The use of anthracyclines for cancer chemotherapy is associated with the development of cardiotoxicity in some patients. The pathogenesis of anthracycline-related cardiotoxicity is mediated in part by the intracardiac synthesis of cardiotoxic alcohol metabolites (e.g., daunorubicinol). Anthracycline alcohol metabolites are synthesized by polymorphic carbonyl reductases (CBRs) and aldo-keto reductases (AKRs). Our research has contributed to: 1) identifying variants in CBR genes that impact the pharmacodynamics of anthracyclines, 2) identifying transcription factors and microRNAs that regulate the expression of CBRs, 3) documenting the extent of interindividual variability in the expression and activity of specific AKRs and CBRs in liver and heart, key organs for the pharmacodynamics of anthracyclines, and 4) defining the contribution of genetic polymorphisms in CBRs to the risk for anthracycline-related cardiotoxicity in survivors of pediatric cancers. Our recent findings indicate that: 1) DNA methylation status impacts cardiac expression of AKR7A2, and 2) protein levels of CBR1, AKR1A1, and AKR7A2, which are important determinants for the synthesis of cardiotoxic anthracycline alcohol metabolites in heart. Nonetheless, 30% to 50% of the variance in intracardiac daunorubicinol synthesis rates remains unexplained by current linear models based on group averages, which are insensitive to variation between individual CBRs/AKRs expression profiles and do not incorporate functional genetic and epigenetic factors. These fundamental limitations hamper the development of predictive tools for identifying patients likely to develop anthracycline-related cardiotoxicity. Thus, studies in Aim 1 will determine whether DNA methylation status in CBR1, CBR3, AKR1A1, AKR1C3, and AKR7A2 genes impacts gene expression and synthesis of cardiotoxic metabolites in heart and liver.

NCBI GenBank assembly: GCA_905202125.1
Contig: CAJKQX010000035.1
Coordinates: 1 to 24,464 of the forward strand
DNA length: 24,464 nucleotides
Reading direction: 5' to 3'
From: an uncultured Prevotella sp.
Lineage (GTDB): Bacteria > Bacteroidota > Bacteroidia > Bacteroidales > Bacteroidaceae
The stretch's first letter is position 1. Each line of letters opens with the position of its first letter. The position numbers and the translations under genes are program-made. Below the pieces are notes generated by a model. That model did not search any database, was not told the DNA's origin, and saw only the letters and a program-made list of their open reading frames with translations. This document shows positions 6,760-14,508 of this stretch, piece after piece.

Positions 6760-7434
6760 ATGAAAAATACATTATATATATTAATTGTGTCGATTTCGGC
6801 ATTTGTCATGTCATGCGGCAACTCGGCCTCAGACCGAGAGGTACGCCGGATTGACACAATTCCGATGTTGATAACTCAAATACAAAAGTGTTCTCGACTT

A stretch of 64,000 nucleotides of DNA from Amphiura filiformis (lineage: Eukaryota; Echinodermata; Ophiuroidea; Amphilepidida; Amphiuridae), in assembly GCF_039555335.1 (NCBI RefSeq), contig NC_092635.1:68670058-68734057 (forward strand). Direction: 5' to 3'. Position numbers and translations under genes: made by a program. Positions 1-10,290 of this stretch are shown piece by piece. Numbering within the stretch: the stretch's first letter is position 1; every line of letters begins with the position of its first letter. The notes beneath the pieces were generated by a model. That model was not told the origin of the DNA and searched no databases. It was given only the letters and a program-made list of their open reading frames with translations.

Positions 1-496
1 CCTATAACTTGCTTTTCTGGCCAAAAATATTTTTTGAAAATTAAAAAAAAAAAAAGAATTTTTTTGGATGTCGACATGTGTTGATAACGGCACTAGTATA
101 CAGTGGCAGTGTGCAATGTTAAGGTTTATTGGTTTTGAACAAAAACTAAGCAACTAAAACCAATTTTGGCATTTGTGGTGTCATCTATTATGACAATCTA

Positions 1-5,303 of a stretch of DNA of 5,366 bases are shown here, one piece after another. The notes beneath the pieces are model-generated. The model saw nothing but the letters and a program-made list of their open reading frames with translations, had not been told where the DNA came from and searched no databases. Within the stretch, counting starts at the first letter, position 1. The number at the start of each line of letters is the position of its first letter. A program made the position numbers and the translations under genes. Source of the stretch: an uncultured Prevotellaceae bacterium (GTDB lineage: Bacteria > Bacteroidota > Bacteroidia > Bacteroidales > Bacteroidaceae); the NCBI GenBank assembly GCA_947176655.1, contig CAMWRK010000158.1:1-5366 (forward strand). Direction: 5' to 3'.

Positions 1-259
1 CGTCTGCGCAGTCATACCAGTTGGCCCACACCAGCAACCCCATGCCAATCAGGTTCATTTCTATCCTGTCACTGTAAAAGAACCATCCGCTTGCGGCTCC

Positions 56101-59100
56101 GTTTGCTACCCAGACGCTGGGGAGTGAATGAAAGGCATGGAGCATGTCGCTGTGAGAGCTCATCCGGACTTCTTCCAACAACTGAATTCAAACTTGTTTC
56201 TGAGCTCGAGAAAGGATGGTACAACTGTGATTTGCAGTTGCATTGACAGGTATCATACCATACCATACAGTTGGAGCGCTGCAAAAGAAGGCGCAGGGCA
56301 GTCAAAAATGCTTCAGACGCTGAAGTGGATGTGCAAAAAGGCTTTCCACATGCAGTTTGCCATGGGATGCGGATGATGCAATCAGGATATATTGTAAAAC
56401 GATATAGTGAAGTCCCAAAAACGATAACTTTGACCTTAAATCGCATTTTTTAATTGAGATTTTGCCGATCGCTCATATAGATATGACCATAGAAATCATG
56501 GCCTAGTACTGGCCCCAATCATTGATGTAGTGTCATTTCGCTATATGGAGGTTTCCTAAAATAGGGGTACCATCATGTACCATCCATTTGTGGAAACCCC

In Aim 2, we will develop novel quantitative methods to predict the synthesis of anthracycline metabolites in heart and liver, and in paired peripheral blood lymphocytes (PBL). These methods will integrate quantitative genetic, epigenetic, and phenotypic data for the CBRs/AKRs involved in the metabolism of anthracyclines with the aim of defining specific expression profiles that result in outlier values for the synthesis of cardiotoxic metabolites. Translational studies i Aim 3 will determine whether functional genetic variants in the CBRs and AKRs are associated with changes in 3 measurements of cardiotoxicity obtained by sensitive tissue Doppler strain echocardiography: 1) left ventricular ejection fraction, 2) longitudinal strain, and 3) radial stran, in 130 breast cancer patients undergoing treatment with doxorubicin. In parallel, we will determine whether doxorubicinol maximal synthesis rates in PBL are associated with echocardiographic changes indicative of early cardiotoxicity. The tools arising from this research can potentially be incorporated into comprehensive clinical algorithms with the aim of identifying patients at risk for anthracycline-related cardiotoxicity.
The anticancer anthracyclines doxorubicin and daunorubicin induce cardiotoxicity in certain patients. Carbonyl reductases (CBRs) and aldo-keto reductases (AKRs) catalyze the synthesis of cardiotoxic anthracycline alcohol metabolites. Research aims will: 1) develop new methods to predict the formation of cardiotoxic metabolites in human tissues and 2) determine whether specific CBR/AKR genetic variants and CBR/AKR activity are associated with 3 sensitive measurements of cardiomyopathy in breast cancer patients undergoing chemotherapy with doxorubicin.
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